Of Fall, Pumpkins, and Books

Yesterday morning, after school drop off, my husband invited me for breakfast. I’m always grateful since the sales of my book would barely pay for a monthly Grande latte. It was also a gorgeous California fall day. Autumn is my favorite season, but here in the Sierras we too often pass from summer to winter without transition. So between a breakfast invitation and a sunny fall morning, life was good.

As we drove to the café, we passed a pumpkin patch still under construction but promising to be the neighborhood attraction. Tall cornhusks bordered the lot, bales of hay were delivered, a corral for ponies and miniature horses had been set in the center, and pumpkins showed their fat bellies in the beds of trucks.

“Remember when people used to buy a single pumpkin for Halloween?” my husband asked.

“I do,” I said.

Sometimes when we recall our early days in the States I feel like we are combat veterans recounting their battles.

“Remember the Half Moon Bay pumpkin patch?” my husband went on.

“It was fun,” I agreed.

I had instantly loved the childish way American celebrated Halloween.

“And the bookstores in Palo Alto?”

I remembered them vividly too. But why was my husband talking about pumpkins and bookstores? I glanced at him, a little worried. We were both in need of coffee.

“Gone,” my husband said with a quick hand gesture. “Now people would rather buy Halloween elaborate costumes and decorations than books.”

Support to writers and their sales is rare, you know. So I appreciated that he picked my side.

We drove in silence, lost in common memories. It was a fact that this pumpkin patch promised to be much larger than our local children’s bookstore and sadly more visited, too.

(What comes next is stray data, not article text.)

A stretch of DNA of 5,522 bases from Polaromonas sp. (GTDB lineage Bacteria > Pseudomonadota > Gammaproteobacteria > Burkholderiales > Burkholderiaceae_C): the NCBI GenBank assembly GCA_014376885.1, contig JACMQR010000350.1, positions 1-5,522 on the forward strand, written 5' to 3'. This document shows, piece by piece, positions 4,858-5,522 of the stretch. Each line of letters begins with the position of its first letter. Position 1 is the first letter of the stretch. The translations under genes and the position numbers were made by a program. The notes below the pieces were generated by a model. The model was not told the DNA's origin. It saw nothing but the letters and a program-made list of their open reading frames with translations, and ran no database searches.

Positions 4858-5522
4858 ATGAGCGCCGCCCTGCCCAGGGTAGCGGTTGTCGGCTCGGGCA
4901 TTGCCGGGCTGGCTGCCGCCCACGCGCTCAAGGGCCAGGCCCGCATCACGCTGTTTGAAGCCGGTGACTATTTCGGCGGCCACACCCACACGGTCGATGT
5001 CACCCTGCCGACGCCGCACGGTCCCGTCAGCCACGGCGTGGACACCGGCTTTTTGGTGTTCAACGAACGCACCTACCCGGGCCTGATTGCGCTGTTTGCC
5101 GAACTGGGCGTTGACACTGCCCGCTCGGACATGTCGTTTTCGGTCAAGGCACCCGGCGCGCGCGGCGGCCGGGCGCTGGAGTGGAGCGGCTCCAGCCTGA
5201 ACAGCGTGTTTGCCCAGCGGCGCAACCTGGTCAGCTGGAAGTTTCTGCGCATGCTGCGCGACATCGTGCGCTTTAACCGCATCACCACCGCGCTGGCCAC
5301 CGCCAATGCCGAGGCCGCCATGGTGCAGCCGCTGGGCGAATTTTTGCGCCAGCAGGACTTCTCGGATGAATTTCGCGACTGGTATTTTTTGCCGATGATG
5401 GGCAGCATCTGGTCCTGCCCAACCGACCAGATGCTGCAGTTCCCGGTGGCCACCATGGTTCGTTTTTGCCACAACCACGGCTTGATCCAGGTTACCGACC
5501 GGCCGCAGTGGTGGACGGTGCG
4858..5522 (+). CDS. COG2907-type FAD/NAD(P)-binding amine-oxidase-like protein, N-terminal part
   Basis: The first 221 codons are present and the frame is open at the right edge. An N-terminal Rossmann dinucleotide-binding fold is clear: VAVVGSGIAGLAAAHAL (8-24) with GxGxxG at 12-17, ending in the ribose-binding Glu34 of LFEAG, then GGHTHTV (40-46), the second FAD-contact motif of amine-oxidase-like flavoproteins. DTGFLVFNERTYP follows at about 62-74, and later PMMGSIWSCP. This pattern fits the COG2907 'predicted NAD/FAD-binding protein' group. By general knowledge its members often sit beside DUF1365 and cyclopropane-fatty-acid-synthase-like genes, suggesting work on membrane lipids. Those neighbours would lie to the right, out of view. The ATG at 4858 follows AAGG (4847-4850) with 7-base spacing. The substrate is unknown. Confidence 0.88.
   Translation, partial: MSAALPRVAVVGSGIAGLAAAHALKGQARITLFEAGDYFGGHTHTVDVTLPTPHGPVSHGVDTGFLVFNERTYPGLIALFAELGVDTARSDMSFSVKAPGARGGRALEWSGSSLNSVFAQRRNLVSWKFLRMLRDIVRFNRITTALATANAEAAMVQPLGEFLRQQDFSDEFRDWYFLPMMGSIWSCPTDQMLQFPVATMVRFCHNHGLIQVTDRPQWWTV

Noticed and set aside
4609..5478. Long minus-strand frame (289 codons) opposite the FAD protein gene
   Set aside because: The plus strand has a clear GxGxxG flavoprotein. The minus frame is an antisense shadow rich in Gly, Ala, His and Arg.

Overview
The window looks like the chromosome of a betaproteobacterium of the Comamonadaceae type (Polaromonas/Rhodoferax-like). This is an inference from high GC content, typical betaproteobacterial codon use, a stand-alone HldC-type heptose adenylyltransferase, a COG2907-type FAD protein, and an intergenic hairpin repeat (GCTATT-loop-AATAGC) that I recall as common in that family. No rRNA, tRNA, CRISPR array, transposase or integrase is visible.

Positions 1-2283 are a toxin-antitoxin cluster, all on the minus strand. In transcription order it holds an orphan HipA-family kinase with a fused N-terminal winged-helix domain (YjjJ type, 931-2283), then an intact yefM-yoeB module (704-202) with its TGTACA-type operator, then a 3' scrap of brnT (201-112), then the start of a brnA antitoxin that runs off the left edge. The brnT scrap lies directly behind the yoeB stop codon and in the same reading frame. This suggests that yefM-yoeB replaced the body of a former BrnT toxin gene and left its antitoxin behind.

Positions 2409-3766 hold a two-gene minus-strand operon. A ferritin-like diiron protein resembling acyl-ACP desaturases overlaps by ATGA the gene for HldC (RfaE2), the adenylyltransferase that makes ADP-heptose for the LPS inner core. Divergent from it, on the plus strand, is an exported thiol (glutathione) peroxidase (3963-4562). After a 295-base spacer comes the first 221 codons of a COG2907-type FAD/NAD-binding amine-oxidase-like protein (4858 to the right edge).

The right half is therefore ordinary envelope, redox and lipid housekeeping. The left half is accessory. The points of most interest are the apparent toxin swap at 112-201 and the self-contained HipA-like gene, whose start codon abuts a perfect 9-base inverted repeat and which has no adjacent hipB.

Bookstores blame Amazon for their slow sales. Editors blame Amazon for making publication accessible to anyone willing to publish and for allowing customers to write reviews and rank books, therefore changing the traditional publishing landscape.

But are bookstores, editors, and Amazon to blame for the way people choose to spend their money?

Apple has sold nine million new iPhone 5s and iPhone 5c models, just three days after the launch on September 20. Depending of the model the cost of a phone ranges from $200 to $400. Selling only one would make many writers feel rich.

Grand Theft Auto V, launched last week at an average of $60 apiece, has already scooped up more than a billion dollars for the developer and publisher. Trying to count how many copies have been sold makes me dizzy.

The point is: people have money for smart phones and video games. Not for books.

Years ago I was mad at one of my children’s friend’s mom who flatly admitted copying movies and whole chapters from books iHPIM3639nstead of purchasing them.

Now days, free content is simply expected.

That’s why I blog but will always buy books.

And of course I will get one pumpkin for Halloween.

Make it Grande.

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